Not long ago, someone congratulated me on having had the foresight to write Moondust in time for the fortieth anniversary of the first lunar landing and the euphoria I knew would accompany it. Lost for a response, I thanked them, but felt a little spooked afterwards, as my mind retraced the maze of synchronicity and chance that led to the making of this book and ultimately directed its content. I realised that in the several years since its publication, perceptions of the Apollo programme have changed out of all recognition, and that this has had nothing to do with the book itself. And I set to wondering why.
When I struck out to find the Moonwalkers in the summer of 2002, the thirtieth anniversary of that most singular and dreamlike of days had just passed with remarkably little fuss. There were a few official celebrations, but most of the accompanying newspaper articles and feelgood TV news items seemed unsure of how to present Apollo after thirty years of neglect. With a new millennium dawning, perhaps our first and only embrace of another world felt, if anything, more distant than it does now. Even the man who led that hazardous trip, Neil Armstrong, offered nothing that might clarify, angering townsfolk in his home town of Wapakoneta, Ohio, by failing to turn up at a party thrown in his honour. Legend has it that he went flying at the local airfield instead.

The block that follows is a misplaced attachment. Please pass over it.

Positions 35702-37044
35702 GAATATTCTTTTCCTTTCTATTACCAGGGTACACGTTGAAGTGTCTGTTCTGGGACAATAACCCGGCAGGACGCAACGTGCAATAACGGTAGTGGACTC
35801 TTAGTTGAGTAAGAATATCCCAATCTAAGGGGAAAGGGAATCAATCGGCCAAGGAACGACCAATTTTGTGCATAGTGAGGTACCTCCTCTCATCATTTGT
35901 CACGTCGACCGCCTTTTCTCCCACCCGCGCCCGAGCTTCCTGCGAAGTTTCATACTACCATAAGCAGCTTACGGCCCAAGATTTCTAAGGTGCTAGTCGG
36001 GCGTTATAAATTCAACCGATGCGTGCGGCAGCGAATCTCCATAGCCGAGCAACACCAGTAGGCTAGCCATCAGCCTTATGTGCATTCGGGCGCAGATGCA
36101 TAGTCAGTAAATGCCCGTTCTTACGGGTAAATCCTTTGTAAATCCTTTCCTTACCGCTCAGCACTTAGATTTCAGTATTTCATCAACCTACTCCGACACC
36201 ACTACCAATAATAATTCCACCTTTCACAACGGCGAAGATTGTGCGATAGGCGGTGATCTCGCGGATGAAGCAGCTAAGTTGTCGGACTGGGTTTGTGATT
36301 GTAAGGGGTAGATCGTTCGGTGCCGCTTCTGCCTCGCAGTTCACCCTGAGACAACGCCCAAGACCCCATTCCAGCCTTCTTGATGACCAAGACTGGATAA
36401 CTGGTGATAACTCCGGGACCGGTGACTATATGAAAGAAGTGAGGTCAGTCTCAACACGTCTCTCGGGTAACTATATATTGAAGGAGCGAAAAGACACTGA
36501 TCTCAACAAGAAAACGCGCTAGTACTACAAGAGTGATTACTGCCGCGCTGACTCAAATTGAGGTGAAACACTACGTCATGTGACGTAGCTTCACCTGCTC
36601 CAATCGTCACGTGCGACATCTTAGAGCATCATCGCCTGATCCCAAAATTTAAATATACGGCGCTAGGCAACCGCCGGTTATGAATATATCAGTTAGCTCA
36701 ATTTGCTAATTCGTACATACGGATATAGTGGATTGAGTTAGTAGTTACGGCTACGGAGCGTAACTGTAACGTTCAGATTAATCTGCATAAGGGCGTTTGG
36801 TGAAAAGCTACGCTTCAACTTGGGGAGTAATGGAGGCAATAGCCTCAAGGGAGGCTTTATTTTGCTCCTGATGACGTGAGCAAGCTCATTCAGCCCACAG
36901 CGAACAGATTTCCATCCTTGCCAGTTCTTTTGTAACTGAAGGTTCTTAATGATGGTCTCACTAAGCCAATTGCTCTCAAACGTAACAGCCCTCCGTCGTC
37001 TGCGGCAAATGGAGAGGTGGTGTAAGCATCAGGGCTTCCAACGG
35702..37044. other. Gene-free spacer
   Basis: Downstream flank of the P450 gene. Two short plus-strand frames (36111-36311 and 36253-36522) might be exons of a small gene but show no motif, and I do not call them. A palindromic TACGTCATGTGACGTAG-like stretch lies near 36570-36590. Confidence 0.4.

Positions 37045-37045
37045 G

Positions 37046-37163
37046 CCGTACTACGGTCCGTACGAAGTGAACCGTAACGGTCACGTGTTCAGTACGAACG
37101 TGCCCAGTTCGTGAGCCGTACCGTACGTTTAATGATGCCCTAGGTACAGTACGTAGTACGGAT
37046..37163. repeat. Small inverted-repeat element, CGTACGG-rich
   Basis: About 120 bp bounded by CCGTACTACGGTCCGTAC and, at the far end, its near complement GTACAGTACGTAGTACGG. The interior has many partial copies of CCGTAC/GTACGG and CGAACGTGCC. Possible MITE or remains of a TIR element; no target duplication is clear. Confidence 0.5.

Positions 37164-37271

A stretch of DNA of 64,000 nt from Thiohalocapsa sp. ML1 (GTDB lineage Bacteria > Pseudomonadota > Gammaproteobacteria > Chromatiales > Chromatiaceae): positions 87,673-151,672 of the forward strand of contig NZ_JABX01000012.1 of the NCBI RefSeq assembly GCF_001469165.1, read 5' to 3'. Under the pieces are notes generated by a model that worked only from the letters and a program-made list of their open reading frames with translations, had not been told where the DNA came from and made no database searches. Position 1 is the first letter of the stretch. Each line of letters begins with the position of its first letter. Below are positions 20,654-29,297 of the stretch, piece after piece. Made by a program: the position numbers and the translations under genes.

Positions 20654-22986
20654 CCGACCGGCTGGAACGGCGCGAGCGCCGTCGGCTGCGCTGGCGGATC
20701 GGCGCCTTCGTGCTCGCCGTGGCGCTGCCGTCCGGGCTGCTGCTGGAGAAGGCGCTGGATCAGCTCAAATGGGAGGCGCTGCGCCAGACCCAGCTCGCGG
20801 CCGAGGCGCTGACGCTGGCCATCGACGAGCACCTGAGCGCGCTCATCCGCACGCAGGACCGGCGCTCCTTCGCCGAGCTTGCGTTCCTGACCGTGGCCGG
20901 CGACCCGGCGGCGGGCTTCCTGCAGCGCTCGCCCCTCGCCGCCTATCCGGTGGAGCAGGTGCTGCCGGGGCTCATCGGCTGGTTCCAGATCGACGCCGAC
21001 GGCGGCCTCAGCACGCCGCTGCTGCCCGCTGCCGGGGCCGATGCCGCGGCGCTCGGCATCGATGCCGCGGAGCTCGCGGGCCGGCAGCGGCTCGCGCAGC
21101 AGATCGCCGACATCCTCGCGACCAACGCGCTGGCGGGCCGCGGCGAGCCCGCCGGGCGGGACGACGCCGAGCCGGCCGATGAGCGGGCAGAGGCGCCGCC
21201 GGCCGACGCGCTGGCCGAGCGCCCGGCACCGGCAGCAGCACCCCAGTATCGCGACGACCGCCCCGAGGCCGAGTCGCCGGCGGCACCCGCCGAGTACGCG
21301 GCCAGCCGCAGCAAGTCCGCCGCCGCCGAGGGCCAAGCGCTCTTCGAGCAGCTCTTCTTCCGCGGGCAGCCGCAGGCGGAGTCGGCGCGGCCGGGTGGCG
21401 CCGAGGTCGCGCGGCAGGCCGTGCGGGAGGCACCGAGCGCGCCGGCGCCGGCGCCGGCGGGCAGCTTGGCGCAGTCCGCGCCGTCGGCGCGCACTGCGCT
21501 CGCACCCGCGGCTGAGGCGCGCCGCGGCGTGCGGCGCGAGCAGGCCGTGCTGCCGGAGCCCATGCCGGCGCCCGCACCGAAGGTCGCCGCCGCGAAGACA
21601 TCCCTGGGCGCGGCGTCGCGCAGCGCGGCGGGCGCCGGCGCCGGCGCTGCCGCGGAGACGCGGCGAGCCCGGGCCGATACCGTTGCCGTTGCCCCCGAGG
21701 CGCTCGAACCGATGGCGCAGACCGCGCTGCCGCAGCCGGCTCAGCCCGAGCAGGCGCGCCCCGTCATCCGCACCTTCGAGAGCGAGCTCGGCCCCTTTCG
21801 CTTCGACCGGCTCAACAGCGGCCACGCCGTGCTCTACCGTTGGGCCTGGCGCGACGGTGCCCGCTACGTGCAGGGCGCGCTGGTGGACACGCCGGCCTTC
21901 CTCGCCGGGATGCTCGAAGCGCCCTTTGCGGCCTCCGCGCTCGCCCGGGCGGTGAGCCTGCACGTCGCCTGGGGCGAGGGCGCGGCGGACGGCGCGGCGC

Thus, by 2002, it appeared to me that the most remarkable thing about these men was the extent to which they and their farout story had been forgotten ” not least, up to that point, by myself. After all, the Moonwalkers were holy ghosts of a future that had failed to happen. Why wouldn’t they be signing autographs for a tenner at Star Trek conventions? Or hidden away? Or in effect still up there?
All of which may help to explain my surprise and delight at the excitement greeting this present anniversary; a simple expression of awe which would have been unthinkable only a decade ago. Nevertheless, while much that pertains to the story has changed in the four years since Moondust’s first publication, very much more has stayed the same. I hope you find the looking glass world of the Moonwalkers as intriguing as I did when I first stumbled into it.